What started out as a small project for three students in 2015 turned into a wearable that’s as stylish as it is functional. Georgian startup Cnick won Startup Georgia 2016 with their wooden wearable that lets you pay for your purchases anywhere Mastercard is accepted. (In Georgia, that happens to be about 95% of all businesses.) Founder and CEO David Kvitsiani couldn’t hide his enthusiasm as he casually brushed his hand over the credit card reader at the coffee shop where we met to talk about how his company’s wearable compares to well-funded competitors like New Yawk’s Token (requires a battery), or the plethora of “smart rings” on Amazon, all of which they tested, and all of which underperformed in the area of durability and ease-of-use. (You shouldn’t have to twist the ring around to use it, that’s just bad design.) Cnick is just now wrapping up a pilot with Mastercard and is in talks with the largest bank in Georgia.
Next up for Cnick? Scandinavia, a region that’s also focused on cashless transactions.
Disruptive Technology in Azerbaijan
We visited newly opened Azerbaijani incubator Innoland to meet with Managing Director at SUP Accelerator, Vusal Karimli, a man who is doing some great things for the newly created startup scene. About 5 years ago, the Azerbaijani government saw the price of oil drop and realized their “curse of oil” required the nation of entrepreneurs to start turning to tech. The ecosystem is new and most talent goes to corporations – brain-drain does damage to local talent as well. Then there’s the problem of foreign investors not being able to invest in Azerbaijani startups or the fact there’s no stock market in the Caucasus for liquidity events. That hasn’t stopped these next startups from making things happen.
Hacking the Hustle
There’s nothing worse than hearing people complain on Twitter about how “broken” venture capital is because investors aren’t hand-delivering them meeting invites to throw buckets of money at their inner genius. Founders of VRiendly, CTO Kamran Gurbanli and CEO Ulvi Nasibli, hustled their way – visas and all – into the hallowed chambers of Mountain View to meet with Adam Draper of Boost VC and pitch their virtual reality (VR) company that started out helping students with disabilities in Azerbaijan who couldn’t attend public schools. The Government of Azerbaijan bought it, and now they’re selling something different – events in virtual reality where startups can engage with incubators and accelerators. They’re democratizing access to Silicon Valley because they hustled. Ironic, isn’t it?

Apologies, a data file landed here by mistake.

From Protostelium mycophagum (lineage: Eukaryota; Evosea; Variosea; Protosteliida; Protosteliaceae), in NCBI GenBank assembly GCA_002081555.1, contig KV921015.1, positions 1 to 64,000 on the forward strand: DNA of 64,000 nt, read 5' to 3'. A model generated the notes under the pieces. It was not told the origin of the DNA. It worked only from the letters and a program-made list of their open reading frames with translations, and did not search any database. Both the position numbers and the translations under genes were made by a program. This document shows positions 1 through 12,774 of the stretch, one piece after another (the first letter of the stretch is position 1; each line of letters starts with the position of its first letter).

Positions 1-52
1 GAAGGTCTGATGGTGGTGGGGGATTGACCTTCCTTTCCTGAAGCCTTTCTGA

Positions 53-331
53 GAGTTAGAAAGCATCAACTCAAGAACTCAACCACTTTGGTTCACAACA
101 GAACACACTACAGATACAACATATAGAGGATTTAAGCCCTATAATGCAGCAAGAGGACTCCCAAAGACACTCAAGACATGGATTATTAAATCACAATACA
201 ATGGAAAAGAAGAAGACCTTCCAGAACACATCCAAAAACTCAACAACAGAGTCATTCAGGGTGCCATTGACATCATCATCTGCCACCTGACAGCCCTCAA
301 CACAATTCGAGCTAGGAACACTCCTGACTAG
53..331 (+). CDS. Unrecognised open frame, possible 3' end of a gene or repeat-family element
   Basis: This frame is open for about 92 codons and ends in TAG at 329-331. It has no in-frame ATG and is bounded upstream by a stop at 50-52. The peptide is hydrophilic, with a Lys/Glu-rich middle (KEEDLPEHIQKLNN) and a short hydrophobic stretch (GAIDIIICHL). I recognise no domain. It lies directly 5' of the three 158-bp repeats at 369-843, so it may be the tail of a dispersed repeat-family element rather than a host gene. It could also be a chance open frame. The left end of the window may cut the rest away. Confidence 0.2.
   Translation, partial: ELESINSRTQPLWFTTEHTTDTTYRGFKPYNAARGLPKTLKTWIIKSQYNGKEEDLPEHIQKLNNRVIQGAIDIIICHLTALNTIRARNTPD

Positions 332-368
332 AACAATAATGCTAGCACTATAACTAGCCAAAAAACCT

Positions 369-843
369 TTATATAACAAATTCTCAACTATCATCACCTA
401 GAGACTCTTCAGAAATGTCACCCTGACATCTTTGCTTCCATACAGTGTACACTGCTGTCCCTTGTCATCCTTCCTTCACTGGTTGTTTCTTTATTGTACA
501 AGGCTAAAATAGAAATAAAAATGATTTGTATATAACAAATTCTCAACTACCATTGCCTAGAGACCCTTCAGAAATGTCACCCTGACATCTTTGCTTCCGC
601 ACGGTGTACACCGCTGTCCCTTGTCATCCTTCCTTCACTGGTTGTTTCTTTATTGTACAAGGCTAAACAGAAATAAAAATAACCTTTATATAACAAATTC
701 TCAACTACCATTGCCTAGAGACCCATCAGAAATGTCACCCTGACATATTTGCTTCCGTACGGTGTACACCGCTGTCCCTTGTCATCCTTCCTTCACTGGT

The first event is selling out fast and has two ticket tiers: tier-one gets you into the virtual auditorium and tier-two gets you in front of Adam Draper for a five-minute pitch. If virtual reality is now slowly climbing up Gartner’s Slope of Enlightenment, then VRiendly might be in the right place at the right time when 5G arrives.
Made in Azerbaijan
In 2014, three diverse people came together to build Sumaks Technology – one majored in Mugham, one was just 18 years old at the time, and one actually took the boring route and studied engineering. The idea was to build a company to design and manufacture IoT hardware devices along with the software to go with them. After one or two pivots, they developed a GPS tracking system for fleets which displaced a foreign competitor. We talked to their Head of Business Development, Mr. Isfandiyar Kalantarli, about the custom solutions Sumaks has developed for the Azerbaijani government like a hardware system for old-school ad scrolling devices and a device that captures the size of an advertisement area using a photo and then notes the GPS location so that tax can be assessed. Sumaks Technology believes their most important asset is their team which has proven they can deliver on a diverse set of IoT products. Without access to capital, startups like Sumaks need to build a successful business – a cash cow if you will – so they can then fund their next killer app. Our next startup used this strategy as well.
Hustle Until You Make It
We chatted with Farid Davudov, founder of Customar, who has been working on virtual and augmented reality projects since 2013. His team has delivered all kinds of solutions for client list that includes some big names like Toyota, Coca-Cola, Allianz, and Samsung. Now, they’re in the process of scaling their own killer app – ARZoom – an augmented reality application that allows you to add interactivity to simple content. Mr. Davudov wasn’t at liberty to talk much about clients that are engaging with the app but he did just come back from the States where he was working with grocery giant Safeway on the app, so it’s probably safe to say they’re getting some traction.
When Chatbots Meet Chatbots